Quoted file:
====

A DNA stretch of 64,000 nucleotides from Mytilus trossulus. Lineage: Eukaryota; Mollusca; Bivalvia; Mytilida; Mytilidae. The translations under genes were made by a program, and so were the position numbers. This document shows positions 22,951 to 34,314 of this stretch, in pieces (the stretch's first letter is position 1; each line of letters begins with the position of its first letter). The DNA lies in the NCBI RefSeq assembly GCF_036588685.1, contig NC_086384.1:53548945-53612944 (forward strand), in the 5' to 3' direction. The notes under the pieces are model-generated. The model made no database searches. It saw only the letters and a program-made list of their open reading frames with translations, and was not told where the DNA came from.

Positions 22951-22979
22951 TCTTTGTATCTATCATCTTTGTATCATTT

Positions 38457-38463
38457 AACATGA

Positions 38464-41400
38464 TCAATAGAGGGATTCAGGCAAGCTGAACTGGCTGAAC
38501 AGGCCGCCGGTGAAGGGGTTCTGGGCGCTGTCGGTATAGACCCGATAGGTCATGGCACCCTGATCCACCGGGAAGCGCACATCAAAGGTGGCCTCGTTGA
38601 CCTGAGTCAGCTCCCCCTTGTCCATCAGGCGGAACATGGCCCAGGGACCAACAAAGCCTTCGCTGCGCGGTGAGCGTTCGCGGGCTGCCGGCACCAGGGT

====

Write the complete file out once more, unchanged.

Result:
A DNA stretch of 64,000 nucleotides from Mytilus trossulus. Lineage: Eukaryota; Mollusca; Bivalvia; Mytilida; Mytilidae. The translations under genes were made by a program, and so were the position numbers. This document shows positions 22,951 to 34,314 of this stretch, in pieces (the stretch's first letter is position 1; each line of letters begins with the position of its first letter). The DNA lies in the NCBI RefSeq assembly GCF_036588685.1, contig NC_086384.1:53548945-53612944 (forward strand), in the 5' to 3' direction. The notes under the pieces are model-generated. The model made no database searches. It saw only the letters and a program-made list of their open reading frames with translations, and was not told where the DNA came from.

Positions 22951-22979
22951 TCTTTGTATCTATCATCTTTGTATCATTT

Positions 38457-38463
38457 AACATGA

Positions 38464-41400
38464 TCAATAGAGGGATTCAGGCAAGCTGAACTGGCTGAAC
38501 AGGCCGCCGGTGAAGGGGTTCTGGGCGCTGTCGGTATAGACCCGATAGGTCATGGCACCCTGATCCACCGGGAAGCGCACATCAAAGGTGGCCTCGTTGA
38601 CCTGAGTCAGCTCCCCCTTGTCCATCAGGCGGAACATGGCCCAGGGACCAACAAAGCCTTCGCTGCGCGGTGAGCGTTCGCGGGCTGCCGGCACCAGGGT